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How NDA pulled off Operation Decoy

By Amberish K Diwanji in New Delhi
Last updated on: March 07, 2005 08:34 IST
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The planning and execution was perfect.

It was Operation Decoy. The aim: to ensure that five Independent members of the Jharkhand legislative assembly, who have declared support for the National Democratic Alliance, reached New Delhi 'safe and sound'.

The NDA had promised on March 2 to produce its 36 members of Legislative Assembly and the five Independent MLAs before President A P J Abdul Kalam in New Delhi on March 3. Their move came after Jharkhand Governor Syed Sibtey Razi on March 2 took the controversial decision to invite Shibu Soren to form the government.

IB chief pulled up over Jharkhand decoy

The Jharkhand election results had thrown up a hung assembly. The NDA had staked its claim to form the government. It had even paraded its 41 MLAs before the governor.

But the governor chose to invite Soren's Jharkhand Mukti Morcha to form the government, even though the party had submitted only a list of 36 MLAs.

The NDA now apprehended that Soren, once he became the chief minister, would leave no stone unturned to lure away at least one, if not more, of the five Independent MLAs to ensure a majority for his government. It had to keep its flock together.

Also, before Soren could make a move, the NDA wanted to parade all its MLAs before President A P J Abdul Kalam to build pressure against the governor.

According to highly placed sources, a plan was drawn up and executed by party president Lal Kishenchand Advani, former president M Venkaiah Naidu, and spokesperson M A Naqvi to ensure that the JMM-Congress alliance did not get a chance to poach on the MLAs. So closely guarded was the secret operation that even Rajnath Singh, who was camping in Ranch to oversee the NDA moves, was unaware of the plans till much later.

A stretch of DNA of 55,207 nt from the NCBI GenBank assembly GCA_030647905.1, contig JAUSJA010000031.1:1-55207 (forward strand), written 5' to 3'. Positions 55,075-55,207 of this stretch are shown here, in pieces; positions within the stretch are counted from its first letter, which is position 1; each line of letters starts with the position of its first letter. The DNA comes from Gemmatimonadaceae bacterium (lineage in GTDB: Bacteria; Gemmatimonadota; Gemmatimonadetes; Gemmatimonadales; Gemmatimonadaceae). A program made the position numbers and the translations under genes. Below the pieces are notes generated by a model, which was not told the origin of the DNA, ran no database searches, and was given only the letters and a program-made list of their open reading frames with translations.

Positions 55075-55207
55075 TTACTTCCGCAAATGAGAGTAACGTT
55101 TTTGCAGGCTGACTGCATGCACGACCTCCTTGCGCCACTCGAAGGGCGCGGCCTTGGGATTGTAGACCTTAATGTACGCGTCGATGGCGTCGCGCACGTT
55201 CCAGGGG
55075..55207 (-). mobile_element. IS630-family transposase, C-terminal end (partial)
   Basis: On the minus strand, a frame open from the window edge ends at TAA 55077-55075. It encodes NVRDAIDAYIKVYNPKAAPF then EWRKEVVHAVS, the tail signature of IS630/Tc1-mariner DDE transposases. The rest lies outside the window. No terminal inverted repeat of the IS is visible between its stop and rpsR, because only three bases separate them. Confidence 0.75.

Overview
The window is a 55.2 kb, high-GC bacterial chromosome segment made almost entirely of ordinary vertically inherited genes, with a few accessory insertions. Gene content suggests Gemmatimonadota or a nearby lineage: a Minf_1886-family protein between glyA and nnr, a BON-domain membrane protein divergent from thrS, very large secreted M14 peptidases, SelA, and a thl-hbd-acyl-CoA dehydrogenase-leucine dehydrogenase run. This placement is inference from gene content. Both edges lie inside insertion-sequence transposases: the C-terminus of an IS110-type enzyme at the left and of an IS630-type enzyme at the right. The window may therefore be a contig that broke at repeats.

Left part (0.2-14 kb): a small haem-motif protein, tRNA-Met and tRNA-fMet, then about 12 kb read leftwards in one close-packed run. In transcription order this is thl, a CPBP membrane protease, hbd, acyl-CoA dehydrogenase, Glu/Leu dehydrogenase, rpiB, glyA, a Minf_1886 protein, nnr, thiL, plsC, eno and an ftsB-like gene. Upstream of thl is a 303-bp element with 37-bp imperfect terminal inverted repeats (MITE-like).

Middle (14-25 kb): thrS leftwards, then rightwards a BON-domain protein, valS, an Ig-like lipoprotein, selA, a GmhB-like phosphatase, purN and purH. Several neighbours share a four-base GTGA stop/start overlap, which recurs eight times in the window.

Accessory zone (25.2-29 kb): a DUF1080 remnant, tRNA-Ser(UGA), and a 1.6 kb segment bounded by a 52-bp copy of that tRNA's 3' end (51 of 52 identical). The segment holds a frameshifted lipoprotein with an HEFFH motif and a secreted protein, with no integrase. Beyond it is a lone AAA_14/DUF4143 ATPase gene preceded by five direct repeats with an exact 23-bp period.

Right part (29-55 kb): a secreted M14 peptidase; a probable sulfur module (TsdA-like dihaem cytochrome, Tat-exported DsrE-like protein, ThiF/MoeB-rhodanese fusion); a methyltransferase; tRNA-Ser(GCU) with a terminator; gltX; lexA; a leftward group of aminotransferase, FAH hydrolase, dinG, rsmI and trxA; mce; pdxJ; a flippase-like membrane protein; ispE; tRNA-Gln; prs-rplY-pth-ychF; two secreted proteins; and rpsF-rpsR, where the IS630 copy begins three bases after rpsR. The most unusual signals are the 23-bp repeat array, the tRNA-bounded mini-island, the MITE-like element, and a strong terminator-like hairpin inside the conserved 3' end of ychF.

'Congress has no role in governor's decision'

Aware that the Congress and its henchmen were closely watching the Ranchi and New Delhi airports, the BJP worked out a commando-style decoy.

At the Ranchi airport, word was spread that all the 41 MLAs would fly to Delhi on Wednesday to present themselves before the President on Thursday.

But only the 36 NDA MLAs actually flew to Delhi. The five Independents were taken from Ranchi to Durgapur and from there to Kharagpur by road.

At the airport, everyone was watching the large private aircraft chartered by the BJP, convinced that the MLAs would fly out in it. But, the BJP smuggled the five Independents and took them to Durgapur, while the 36 NDA MLAs flew to Delhi, BJP sources said. But to ensure that no one got a smell of the plan, the BJP put 5 party activists, who acted as the Independetn MLAs.